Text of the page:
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    After the holiday of
    Purim, many of us are
    faced with Halachic
    dilemmas concerning
    the Kashrut status of
    the many Mishlochei
    Manot we have
    received, as well as

    those we give others.
    Let us start with the food items we have
    received and aren’t sure whether we are
    permitted to eat them.
    Are we permitted to eat all those cakes and
    cookies received which are home baked, or do
    we have to be concerned with the Kashrut of the
    ingredients and the Kashrut of the oven etc.?
    Another example is if we’ve received a salad
    that we aren’t sure was properly inspected/
    cleaned for infestation; is it Halachically fit for
    Food from people we trust and don’t trust.
    The rule of thumb on this Halacha יו״ד ראה
    קיט סימן ((is that we need to assess the level
    of trust of the person who delivered the food
    to us. If there is room for suspicion on his
    observance of the various dietary laws of the
    Torah (Kashrut), his keeping of the many basic
    laws of the Torah, and surely if with regards to
    Shabbat observance, we aren’t allowed to eat
    anything he sent to us unless it’s packed bearing
    the seal of a reliable Kashrut supervision. The
    reason given is that such a person wouldn’t

    mind giving others non-Kosher items, since
    we see that he himself isn’t careful.
    On the contrast, if he is known to us as a
    person who keeps Kosher, learns Torah and is
    generally scrupulous with Mitzvot, we can eat
    the food delivered to us without a worry.
    Food from people we aren’t sure
    The doubts would be in the event we aren’t
    sure, i.e., we don’t know him well enough.
    This can translate into several different
    concerns: first and foremost is this basic tenet
    of how trustworthy he is. Furthermore, even if
    we know that he is very “religious”, but maybe
    he isn’t very knowledgeable in Jewish law
    which would then manifest itself into many
    Halachic concerns, such as whether his kitchen
    is Kosher–his oven, utensils etc.–or maybe
    something may have inadvertently become
    Moreover, even if we trust that he used a
    reliable Hechsher for the ingredients and he
    maintains a Kosher kitchen; it is still possible
    that we ourselves try to hold to higher standards
    of Kashrut and therefore normally wouldn’t
    eat food at his lower standards.
    Not to mention the fact that we may adhere
    to a different set of Halachot altogether, for
    example the difference between Sefaradim
    and Ashkenazim in Halacha. So, what must be
    There is a machloket Rishonim concerning the
    first question, receiving food from someone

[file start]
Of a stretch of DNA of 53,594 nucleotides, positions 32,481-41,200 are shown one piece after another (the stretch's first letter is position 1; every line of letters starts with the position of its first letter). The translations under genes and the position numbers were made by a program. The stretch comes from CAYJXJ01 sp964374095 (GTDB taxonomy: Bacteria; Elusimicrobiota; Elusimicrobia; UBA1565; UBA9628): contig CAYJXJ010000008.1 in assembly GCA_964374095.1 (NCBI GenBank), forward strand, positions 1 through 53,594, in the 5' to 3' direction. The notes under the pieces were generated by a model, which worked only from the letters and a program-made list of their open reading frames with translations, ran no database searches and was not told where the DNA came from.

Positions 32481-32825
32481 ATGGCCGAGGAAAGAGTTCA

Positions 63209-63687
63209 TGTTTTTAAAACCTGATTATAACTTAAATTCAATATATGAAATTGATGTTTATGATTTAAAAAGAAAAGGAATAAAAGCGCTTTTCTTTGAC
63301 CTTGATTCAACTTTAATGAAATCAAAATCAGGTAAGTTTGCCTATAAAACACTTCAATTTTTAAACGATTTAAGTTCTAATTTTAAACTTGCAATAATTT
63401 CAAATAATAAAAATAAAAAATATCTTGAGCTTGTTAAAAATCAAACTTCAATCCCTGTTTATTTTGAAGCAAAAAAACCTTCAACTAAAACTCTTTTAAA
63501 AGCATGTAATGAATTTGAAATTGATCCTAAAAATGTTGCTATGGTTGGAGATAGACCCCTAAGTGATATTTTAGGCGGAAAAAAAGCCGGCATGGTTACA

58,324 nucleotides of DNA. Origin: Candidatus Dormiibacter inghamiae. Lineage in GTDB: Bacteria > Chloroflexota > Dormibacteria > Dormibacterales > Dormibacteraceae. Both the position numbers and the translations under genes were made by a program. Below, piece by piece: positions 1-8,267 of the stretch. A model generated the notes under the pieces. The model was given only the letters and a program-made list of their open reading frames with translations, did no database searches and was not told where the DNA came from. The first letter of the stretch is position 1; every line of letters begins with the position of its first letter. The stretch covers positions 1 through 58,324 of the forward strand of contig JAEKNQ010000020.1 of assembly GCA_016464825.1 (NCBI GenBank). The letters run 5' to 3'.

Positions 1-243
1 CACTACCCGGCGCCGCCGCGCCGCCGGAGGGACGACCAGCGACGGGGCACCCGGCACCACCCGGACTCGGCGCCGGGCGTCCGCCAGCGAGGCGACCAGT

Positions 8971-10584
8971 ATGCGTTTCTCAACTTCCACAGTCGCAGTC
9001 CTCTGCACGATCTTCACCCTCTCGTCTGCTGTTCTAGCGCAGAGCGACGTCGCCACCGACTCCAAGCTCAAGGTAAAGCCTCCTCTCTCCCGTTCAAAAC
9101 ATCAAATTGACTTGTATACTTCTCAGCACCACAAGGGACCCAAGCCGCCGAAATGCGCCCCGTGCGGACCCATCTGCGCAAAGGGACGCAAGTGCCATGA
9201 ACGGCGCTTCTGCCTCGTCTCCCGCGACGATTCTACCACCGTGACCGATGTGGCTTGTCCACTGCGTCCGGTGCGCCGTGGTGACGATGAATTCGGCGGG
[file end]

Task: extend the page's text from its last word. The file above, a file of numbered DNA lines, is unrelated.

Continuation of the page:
who we aren’t familiar with his Kashrut level.
    The Tur (siman 119) writes that normally
    every Jew is reliable unless we know he isn’t.
    Based on that, one would be permitted to eat
    the food he received, The Rambam however
    argued, and wrote that we aren’t allowed to
    rely on people unless they are known to us as
    The Rema ruled like the Rambam and forbids
    eating the food unless we know the person
    who gave it to us trustworthy.
    But the Shulchan Aruch, who the Sefaradim
    follow, wrote that one can rely on anyone who
    we don’t have suspicion on. Le’maase today,
    even Sefaradim are strict, especially after the
    later Poskim made a decree not to eat from
    anyone we don’t fully trust. .(סה ס״ס הלל בית
    (וכן ערה״ש קיט ס״ט
    Giving others food that you don’t eat.
    Can I give others the Mishlochei Manot I
    received which I don’t eat myself due to
    Kashrut issues?
    Sometimes we receive food items that we
    wouldn’t eat because we follow higher Kashrut
    standards. For example, some don’t eat dairy
    products which aren’t Chalav Yisrael. If one
    received such products, can they be given over
    to a friend who does eat non-Chalav Yisrael?
    There is a dispute amongst the poskim over this
    issue. The argument is based on the question of
    whether the prohibition of not to cause others to
    cause to not means“ לפני עיור לא תתן מכשול“ sin

    others to do what I’m not allowed to do, even
    though their rabbis do permit eating it, thus, in
    the example we brought before, if I don’t eat
    non-Chalav Yisrael products, I wouldn’t be

    permitted to serve it to those who do eat non-
    Chalav Yisrael המלך שער .((Or conversely, some

    poskim say otherwise, the above prohibition
    only applies to that which would be a sin to
    the other person, and therefore, since they are
    permitted to eat those items, even though I’m
    not, it’s not considered bringing them to sin.
    כתב סופר יו״ד סי‘ עז. מבי״ט ח״א סי‘ כא
    Lema’ase, Rabbi Aurbach ruled that there
    is a difference between Torah prohibitions
    and those of a Rabbinic origin; as normally
    on a doubt of Biblical law we take the more
    stringent approach, as by Rabbinical laws
    we lean more towards the leniency. Thus,
    when the food item raises a question of Torah
    prohibition, one should be strict not to give
    others what he wouldn’t eat himself (for
    example non-Bet-Yosef meat according to
    Sefaradim), but he can be lenient giving over
    Rabbinically prohibited foods (for example
    the non-Chalav Yisrael mentioned above).
    מנחת שלמה ח״א סי‘ מד